Patent law and antitrust law are converging due to the alleged threats to the economy by “patent trolls”. This could open up new avenues of patent and antitrust litigation, requiring not only the use of patent infringement expert witnesses, but also those in the antitrust field, such as antitrust and business expert witnesses.
So-called patent trolls, entities who sue businesses for violating patent rights possibly without justification, have been portrayed as antagonists using the legal system to prey upon unsuspecting businesses. These Non Practicing Entities (NPE’s) may have huge portfolios of patents and may sue anyone and anything that may arguably be infringing on these patents. Because of how they’re structured, NPE’s can’t be counter-sued under patent law. It’s been estimated that more than half of the 4,000 patent infringement cases filed last year were filed by NPE’s.
Their targets claim these lawsuits are just sophisticated extortion attempts because the patents the NPE’s hold may not be valid and the claims they’re being violated may be weak. Given the high cost of litigation, many NPE targets find it cheaper to settle claims and move on. The Boston University School of Law study estimates NPE litigation costs the economy $29 billion.1
This business has gotten the attention of the White House. Earlier this year, President Obama announced a number of executive actions and legislative proposals to curb the problem.2 Edith Ramirez, the chairwoman of the Federal Trade Commission (FTC), the federal agency that enforces antitrust laws, recently announced her agency will begin the rulemaking process to implement the President’s initiatives.
One particular sub-species of patent troll is getting the attention of the FTC. The “patent privateer” is a “patent assertion entity” that may be using the legal system for anticompetitive reasons. Federal antitrust law’s goal is to promote competition and encourage the marketplace to create as many goods and services, in the widest variety of qualities, quantities and prices. An example of an illegal act would be Industries A transferring a number of patents to C Enterprises, so that it can threaten to sue B, Inc., (Industries A’s rival) for alleged infringement. The purpose of Industries A is to increase the costs of doing business for B, Inc. The goal is not so much to enforce the patents as it is to restrain competition.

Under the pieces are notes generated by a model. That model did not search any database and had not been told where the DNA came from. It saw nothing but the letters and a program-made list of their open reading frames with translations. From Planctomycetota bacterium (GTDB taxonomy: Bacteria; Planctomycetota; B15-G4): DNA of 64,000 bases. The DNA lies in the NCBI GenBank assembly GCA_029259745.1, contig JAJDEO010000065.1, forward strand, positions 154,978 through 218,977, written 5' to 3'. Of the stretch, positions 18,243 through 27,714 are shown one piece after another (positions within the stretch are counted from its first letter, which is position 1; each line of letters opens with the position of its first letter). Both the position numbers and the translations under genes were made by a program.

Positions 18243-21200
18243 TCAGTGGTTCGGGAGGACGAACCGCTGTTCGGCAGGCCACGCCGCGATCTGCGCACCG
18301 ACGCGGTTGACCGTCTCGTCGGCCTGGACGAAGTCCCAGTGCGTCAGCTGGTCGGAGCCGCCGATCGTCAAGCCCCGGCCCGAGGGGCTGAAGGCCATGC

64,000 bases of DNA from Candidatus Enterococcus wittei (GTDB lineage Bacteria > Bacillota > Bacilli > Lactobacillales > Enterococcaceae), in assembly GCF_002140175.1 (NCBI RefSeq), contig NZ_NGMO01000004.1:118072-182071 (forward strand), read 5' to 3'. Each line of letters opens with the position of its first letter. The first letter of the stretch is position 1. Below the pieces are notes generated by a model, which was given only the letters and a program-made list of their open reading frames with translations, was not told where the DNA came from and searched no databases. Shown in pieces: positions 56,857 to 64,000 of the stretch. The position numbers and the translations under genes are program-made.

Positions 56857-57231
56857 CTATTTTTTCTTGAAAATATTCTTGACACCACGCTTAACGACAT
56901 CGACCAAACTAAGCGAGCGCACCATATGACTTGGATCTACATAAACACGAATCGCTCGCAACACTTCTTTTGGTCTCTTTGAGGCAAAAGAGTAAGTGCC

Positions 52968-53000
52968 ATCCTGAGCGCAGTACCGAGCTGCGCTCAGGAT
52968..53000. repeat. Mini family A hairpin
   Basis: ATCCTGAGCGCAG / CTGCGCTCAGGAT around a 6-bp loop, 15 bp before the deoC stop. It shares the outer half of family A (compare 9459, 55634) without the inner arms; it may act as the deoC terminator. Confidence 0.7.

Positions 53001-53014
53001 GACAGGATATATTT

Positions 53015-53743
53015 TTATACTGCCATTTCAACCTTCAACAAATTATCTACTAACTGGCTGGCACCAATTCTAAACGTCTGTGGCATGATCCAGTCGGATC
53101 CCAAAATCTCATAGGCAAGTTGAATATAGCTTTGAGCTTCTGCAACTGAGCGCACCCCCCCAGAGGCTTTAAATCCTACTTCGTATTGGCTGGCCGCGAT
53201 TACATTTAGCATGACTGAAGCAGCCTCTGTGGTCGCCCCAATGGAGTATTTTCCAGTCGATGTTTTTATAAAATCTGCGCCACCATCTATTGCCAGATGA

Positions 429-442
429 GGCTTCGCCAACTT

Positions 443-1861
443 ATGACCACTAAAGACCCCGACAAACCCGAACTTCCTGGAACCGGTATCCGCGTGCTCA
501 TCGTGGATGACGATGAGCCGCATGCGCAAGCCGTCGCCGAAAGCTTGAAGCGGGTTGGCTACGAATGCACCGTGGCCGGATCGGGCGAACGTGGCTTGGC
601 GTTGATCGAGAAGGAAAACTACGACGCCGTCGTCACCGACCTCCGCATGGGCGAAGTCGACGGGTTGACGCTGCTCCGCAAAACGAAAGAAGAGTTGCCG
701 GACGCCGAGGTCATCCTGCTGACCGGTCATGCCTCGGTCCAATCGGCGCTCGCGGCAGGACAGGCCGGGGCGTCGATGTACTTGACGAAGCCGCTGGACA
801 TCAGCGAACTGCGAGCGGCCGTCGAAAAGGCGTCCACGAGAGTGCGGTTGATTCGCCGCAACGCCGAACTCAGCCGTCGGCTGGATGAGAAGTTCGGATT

The tool FTC could use against these privateers, and other NPE’s, is Section 5 of the Federal Trade Commission Act.3 It prohibits unfair or deceptive acts or practices that affect commerce. Patent troll critics say they falsely claim they have valid patents and the costs of paying them off, or litigating the issue, is affecting their ability to do business and constraining their ability to grow and innovate, thus affecting commerce.
As patent trolls impact a wider range of businesses, and suing other business for more money, their success is making them a bigger target (rightly or wrongly) of government action and more creative defense attorneys. If you have a client on one end or the other of this issue, consulting the right experts and using the right expert witnesses will be critical to your client’s success. These areas of laws are notoriously complex and you’ll need the help of patent infringement expert witnesses.
Whether your client is the one crossing the bridge, or is the troll underneath it, federal government action and the use of antitrust law promises to make this a legal issue doubly dependent on expert witnesses.
1 Source: http://www.bu.edu/law/news/BessenMeurer_patenttrolls.shtml
2 Source: http://www.whitehouse.gov/sites/default/files/docs/patent_report.pdf
3 Source: http://www.federalreserve.gov/boarddocs/supmanual/cch/ftca.pdf
By: Rodney Warner, J.D.